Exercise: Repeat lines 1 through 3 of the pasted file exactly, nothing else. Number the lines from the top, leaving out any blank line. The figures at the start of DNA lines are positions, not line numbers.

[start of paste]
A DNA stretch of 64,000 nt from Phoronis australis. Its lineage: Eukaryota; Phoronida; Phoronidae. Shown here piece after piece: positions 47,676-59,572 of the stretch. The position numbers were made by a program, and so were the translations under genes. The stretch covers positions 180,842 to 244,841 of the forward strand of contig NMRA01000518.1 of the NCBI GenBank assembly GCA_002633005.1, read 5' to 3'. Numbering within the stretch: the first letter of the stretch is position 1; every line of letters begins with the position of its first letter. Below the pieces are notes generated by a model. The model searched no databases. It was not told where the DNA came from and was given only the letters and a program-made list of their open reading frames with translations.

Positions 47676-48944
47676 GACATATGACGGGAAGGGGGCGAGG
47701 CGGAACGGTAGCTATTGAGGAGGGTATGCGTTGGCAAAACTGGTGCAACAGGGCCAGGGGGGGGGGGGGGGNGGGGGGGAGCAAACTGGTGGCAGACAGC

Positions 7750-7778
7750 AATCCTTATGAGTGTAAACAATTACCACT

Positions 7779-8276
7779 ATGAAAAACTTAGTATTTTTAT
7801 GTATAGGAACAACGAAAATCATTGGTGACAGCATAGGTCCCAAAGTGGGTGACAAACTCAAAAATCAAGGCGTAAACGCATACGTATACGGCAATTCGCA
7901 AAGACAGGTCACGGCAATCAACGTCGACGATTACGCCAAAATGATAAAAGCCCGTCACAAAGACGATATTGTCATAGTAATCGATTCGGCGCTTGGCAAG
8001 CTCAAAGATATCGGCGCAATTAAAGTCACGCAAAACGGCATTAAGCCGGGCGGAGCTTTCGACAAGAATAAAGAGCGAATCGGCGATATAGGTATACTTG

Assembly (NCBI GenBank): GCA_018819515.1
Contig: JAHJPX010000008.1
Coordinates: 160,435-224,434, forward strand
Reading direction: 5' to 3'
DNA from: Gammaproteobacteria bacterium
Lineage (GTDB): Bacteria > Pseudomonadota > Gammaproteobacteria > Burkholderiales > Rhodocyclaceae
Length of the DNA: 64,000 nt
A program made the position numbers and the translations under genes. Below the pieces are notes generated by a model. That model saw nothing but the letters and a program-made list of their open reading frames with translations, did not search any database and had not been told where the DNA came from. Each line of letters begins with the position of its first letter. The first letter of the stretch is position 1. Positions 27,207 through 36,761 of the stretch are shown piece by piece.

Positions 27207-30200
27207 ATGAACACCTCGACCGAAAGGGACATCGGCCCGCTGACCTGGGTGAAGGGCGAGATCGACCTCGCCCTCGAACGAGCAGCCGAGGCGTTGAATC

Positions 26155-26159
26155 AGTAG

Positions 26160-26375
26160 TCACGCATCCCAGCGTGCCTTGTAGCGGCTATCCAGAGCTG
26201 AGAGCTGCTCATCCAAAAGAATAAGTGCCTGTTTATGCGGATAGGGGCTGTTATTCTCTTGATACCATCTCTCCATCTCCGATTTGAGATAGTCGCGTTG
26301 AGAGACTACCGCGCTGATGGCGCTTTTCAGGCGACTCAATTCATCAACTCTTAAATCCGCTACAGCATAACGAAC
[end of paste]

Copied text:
A DNA stretch of 64,000 nt from Phoronis australis. Its lineage: Eukaryota; Phoronida; Phoronidae. Shown here piece after piece: positions 47,676-59,572 of the stretch. The position numbers were made by a program, and so were the translations under genes. The stretch covers positions 180,842 to 244,841 of the forward strand of contig NMRA01000518.1 of the NCBI GenBank assembly GCA_002633005.1, read 5' to 3'. Numbering within the stretch: the first letter of the stretch is position 1; every line of letters begins with the position of its first letter. Below the pieces are notes generated by a model. The model searched no databases. It was not told where the DNA came from and was given only the letters and a program-made list of their open reading frames with translations.

Positions 47676-48944
47676 GACATATGACGGGAAGGGGGCGAGG